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Vaughan Williams: Transcriptions from Truro

Rupert Marshall-Luck (violin); David Briggs (organ) (Albion)

Our rating 
4.0 out of 5 star rating 4.0

Vaughan Williams – Transcriptions from Truro
Five Variants on Dives and Lazarus; The Lark Ascending*; Symphony No. 5
*Rupert Marshall-Luck (violin); David Briggs (organ)
Albion ALBCD049   76:26 mins


Originally for strings and harp, the elaborate contrapuntal writing of Five Variants doesn’t always come across on the organ. Partly this is due to Truro Cathedral’s reverberant acoustic, which warms yet blurs the sound. And I miss the harp, which points up the texture of the orchestral version,.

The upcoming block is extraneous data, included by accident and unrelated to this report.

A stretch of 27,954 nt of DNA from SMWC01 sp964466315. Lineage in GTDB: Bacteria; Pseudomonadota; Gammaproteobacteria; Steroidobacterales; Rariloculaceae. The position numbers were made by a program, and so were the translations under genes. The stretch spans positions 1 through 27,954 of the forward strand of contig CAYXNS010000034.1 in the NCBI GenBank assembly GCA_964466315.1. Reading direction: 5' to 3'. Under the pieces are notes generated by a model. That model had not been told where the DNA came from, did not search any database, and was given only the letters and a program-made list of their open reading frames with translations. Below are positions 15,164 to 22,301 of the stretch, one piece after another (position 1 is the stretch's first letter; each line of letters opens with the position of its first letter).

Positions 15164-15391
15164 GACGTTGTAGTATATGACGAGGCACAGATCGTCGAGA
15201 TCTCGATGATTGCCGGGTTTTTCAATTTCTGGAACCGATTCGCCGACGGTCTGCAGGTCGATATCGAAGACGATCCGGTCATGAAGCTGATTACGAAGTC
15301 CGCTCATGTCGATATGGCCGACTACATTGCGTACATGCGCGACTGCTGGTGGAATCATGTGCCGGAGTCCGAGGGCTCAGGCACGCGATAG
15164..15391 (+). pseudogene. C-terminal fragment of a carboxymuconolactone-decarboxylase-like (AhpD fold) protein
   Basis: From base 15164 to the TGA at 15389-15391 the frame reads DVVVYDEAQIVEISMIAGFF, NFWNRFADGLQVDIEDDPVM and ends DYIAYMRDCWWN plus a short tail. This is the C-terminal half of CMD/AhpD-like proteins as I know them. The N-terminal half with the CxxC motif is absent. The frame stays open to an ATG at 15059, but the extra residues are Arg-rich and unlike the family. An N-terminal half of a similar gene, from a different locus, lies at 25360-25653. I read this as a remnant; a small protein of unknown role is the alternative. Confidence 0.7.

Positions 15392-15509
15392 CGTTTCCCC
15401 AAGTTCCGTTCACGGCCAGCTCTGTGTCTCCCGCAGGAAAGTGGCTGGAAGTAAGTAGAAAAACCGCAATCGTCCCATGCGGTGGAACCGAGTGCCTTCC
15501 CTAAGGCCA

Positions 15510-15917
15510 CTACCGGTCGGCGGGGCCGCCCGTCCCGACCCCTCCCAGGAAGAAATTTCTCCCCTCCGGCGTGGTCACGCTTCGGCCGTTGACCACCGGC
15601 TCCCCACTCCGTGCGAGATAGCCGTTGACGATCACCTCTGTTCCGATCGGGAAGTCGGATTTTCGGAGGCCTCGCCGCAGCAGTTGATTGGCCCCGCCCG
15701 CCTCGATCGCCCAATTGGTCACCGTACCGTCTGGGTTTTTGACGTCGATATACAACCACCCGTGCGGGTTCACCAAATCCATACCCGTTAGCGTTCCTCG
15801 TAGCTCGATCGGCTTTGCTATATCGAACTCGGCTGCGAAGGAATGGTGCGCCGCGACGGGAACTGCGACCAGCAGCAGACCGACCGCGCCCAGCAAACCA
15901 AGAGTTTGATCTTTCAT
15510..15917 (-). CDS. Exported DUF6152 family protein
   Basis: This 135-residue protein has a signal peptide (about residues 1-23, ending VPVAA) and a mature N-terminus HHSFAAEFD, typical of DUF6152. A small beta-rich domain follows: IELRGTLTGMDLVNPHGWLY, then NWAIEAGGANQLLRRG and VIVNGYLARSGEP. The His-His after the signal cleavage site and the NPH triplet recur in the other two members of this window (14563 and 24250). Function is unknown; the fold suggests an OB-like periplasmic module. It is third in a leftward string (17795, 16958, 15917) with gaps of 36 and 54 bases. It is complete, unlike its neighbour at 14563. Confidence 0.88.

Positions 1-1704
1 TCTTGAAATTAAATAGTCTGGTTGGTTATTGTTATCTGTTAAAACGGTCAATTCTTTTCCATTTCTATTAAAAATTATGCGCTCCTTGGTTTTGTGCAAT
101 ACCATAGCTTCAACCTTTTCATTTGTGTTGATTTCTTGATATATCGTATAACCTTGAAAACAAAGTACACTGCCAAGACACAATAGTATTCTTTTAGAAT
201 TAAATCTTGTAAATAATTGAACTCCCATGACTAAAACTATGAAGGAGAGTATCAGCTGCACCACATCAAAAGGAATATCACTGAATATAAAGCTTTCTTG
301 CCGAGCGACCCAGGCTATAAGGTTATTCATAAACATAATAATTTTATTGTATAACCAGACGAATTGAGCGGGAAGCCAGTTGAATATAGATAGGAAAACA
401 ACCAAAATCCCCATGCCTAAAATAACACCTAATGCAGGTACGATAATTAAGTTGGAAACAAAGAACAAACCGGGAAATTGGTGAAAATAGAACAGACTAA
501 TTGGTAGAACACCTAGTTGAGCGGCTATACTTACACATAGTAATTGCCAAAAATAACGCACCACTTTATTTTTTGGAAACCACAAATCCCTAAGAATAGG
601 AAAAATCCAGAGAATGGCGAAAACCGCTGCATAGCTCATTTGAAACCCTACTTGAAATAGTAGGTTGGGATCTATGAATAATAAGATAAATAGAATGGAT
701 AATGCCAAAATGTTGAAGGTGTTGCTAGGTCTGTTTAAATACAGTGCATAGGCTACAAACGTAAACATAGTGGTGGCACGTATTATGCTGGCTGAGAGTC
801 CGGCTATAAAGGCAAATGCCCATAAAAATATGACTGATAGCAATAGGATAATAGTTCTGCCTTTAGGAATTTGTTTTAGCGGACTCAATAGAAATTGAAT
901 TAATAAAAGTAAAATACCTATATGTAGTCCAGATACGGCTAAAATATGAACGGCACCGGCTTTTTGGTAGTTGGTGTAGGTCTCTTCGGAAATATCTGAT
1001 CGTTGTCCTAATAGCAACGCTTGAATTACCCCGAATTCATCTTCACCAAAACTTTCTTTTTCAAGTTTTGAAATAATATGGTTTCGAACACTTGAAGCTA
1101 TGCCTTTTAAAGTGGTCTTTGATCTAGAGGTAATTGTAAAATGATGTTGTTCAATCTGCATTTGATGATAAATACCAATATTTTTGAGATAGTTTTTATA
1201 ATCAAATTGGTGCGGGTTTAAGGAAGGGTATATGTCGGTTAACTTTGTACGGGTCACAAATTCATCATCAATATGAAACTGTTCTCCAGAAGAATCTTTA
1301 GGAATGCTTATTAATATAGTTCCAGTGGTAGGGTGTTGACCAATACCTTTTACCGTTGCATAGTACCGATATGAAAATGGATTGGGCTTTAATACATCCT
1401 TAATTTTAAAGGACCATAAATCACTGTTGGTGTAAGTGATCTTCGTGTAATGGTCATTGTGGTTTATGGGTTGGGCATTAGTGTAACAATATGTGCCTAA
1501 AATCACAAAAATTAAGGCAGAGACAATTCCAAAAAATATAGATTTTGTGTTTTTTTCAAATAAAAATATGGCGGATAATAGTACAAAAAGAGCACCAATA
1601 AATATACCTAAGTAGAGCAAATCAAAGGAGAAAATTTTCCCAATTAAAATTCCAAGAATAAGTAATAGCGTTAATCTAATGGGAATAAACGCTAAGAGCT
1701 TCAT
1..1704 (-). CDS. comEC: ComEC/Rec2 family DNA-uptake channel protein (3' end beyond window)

That’s where the solo violin in The Lark Ascending scores, providing a contrast in colour to the harmonic bed of the organ. The acoustic of the cathedral gives Rupert Marshall-Luck’s playing a sheen, particularly in the slow outer sections: the more folksy dance in the middle works less well, and exposes a few insecurities of pitch in the higher registers. But the final ethereal ascent is very affecting.

The Symphony’s opening, much of it built over long pedal points, transfers naturally to organ, and Briggs paces it well, using registration to articulate texture and build up tension. Again, the faster music of the central Allegro isn’t as effective, and the Scherzo’s flurries and cross-rhythms don’t always have an impact. We’re on much firmer ground in the Romanza, where the slow tempo and the sustained timbre bring out the music’s intimate, devotional character, and the final Passacaglia, another natural fit for the organ, presents a touching farewell.

Martin Cotton

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